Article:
With the Right Converter, a Single Battery Can Power Your Portable Design

Jim Harrison, Maxim Integrated Guest Blogger, Lincoln Technology Communications


Another boost regulator example may be found in the MAX1705 and MAX1706 family of high-efficiency, low-noise, step-up DC-DC converters with an auxiliary linear-regulator output. As discussed previously, 3.6V lithium cells typically require a buck-boost topology to cover their lifetime voltage range. These converters, however, combine boost and linear regulators, and the linear output is a very low-noise supply as well. Using a 300kHz synchronous rectifier PWM boost topology, the ICs can generate a 2.5V to 5.5V output from a battery input, such as 1 to 3 NiCd/NiMH cells or 1 Li-Ion cell. They provide a regulated output over their entire operating voltage range. The MAX1705 has a 1A n-channel MOSFET switch, while the MAX1706 has a 0.5A switch. Minimum VIN is 1.1V and they have a 1μA shutdown mode.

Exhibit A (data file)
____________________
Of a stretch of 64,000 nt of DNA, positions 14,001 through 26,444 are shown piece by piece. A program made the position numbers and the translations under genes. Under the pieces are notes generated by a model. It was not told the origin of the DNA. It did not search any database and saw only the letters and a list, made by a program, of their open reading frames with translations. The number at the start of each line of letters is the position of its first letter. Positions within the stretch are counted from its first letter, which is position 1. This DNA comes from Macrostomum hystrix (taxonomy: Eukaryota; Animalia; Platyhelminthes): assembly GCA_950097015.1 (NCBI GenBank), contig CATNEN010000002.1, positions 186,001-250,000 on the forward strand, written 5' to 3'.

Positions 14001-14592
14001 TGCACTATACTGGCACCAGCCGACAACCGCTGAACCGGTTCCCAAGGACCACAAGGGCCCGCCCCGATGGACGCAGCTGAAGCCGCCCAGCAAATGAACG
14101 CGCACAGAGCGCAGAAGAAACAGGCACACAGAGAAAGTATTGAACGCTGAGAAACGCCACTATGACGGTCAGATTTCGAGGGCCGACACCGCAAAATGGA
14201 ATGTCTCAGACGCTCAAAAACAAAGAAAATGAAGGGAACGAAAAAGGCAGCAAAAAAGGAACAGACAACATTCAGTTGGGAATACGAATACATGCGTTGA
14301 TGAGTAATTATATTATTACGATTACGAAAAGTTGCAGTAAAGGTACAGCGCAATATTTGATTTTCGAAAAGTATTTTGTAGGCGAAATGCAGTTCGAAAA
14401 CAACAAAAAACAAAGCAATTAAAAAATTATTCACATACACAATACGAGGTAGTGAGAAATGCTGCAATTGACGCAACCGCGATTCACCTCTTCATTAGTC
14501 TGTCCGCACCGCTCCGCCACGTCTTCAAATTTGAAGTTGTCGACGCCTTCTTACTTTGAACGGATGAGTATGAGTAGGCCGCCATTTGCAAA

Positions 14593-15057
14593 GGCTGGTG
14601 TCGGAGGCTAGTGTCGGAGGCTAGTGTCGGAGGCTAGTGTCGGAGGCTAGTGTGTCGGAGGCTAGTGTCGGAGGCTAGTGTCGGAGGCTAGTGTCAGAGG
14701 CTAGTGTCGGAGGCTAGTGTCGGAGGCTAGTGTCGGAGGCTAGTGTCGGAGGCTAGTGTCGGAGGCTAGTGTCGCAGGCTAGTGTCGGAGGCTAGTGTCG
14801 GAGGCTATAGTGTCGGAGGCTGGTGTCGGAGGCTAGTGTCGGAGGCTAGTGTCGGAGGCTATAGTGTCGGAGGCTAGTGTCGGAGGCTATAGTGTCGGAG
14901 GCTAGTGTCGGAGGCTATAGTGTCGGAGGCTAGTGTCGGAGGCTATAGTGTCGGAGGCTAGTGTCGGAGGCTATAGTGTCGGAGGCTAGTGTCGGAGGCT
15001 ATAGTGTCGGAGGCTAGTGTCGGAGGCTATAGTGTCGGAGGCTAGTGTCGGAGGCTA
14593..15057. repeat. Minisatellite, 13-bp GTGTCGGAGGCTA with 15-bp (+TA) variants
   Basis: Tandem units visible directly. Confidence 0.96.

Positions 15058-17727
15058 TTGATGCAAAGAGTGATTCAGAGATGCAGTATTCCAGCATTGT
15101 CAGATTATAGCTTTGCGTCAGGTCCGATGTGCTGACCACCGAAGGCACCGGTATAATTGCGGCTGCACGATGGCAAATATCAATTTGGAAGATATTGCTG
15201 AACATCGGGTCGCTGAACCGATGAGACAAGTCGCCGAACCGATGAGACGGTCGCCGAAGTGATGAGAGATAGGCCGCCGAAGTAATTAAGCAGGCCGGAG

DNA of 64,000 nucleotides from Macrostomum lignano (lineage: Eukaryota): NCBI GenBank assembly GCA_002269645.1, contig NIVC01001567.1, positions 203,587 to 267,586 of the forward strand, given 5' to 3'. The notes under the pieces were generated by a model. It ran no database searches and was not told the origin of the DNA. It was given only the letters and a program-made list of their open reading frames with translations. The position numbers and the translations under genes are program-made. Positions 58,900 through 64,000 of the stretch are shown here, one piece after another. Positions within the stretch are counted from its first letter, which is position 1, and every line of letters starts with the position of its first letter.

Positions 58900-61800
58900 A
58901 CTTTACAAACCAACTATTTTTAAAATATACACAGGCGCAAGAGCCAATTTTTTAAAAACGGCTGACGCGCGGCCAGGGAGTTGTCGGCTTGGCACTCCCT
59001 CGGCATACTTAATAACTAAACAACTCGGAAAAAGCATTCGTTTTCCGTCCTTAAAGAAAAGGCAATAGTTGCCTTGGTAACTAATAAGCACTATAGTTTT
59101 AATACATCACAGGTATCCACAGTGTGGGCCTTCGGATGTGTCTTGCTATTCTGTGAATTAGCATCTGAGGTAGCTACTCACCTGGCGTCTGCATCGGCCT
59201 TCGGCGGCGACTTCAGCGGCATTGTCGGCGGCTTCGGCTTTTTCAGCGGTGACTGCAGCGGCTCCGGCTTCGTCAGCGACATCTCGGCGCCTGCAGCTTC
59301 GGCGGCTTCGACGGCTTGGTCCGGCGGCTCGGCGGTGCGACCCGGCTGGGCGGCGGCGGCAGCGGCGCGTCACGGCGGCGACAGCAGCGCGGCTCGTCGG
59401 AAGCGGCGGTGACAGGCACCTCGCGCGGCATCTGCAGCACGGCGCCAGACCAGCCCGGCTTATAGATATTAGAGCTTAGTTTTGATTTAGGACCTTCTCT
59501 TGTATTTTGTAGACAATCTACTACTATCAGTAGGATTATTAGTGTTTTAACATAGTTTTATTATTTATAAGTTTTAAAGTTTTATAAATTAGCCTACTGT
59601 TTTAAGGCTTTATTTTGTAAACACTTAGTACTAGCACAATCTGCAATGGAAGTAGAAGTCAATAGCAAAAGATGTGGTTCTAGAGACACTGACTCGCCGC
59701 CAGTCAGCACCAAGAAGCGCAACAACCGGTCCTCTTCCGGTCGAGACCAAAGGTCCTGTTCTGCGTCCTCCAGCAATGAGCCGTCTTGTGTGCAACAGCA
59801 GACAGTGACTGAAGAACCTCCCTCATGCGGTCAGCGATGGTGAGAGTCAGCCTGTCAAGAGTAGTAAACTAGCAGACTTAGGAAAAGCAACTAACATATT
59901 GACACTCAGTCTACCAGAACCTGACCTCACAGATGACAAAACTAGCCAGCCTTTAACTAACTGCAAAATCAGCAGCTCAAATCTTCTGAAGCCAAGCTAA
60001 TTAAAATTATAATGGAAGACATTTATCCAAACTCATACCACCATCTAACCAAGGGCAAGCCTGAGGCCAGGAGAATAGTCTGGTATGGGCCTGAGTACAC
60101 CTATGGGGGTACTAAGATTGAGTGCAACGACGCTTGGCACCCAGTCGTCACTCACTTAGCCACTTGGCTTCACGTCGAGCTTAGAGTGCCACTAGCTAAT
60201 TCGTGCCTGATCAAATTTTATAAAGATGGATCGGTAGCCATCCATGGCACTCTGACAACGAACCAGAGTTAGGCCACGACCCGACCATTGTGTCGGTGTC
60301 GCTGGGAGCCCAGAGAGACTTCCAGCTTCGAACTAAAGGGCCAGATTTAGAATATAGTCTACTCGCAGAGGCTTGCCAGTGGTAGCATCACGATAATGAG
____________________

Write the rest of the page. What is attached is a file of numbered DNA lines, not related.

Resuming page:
The linear regulator in both devices delivers up to 200mA. An efficiency-enhancing track mode reduces the step-up DC-DC converter output to 300mV above the linear-regulator output. Compared to similar non-synchronous converters, these converters provide 5% better efficiency. To enhance efficiency at light loads, they feature a pulse-frequency-modulation standby mode. Both devices come in a 16-pin QSOP package and have two shutdown-control inputs for push-on/push-off control, along with an uncommitted comparator that can be used as a voltage monitor. To evaluate the ICs for various battery-powered designs, you can check out the MAX1705 evaluation kit.



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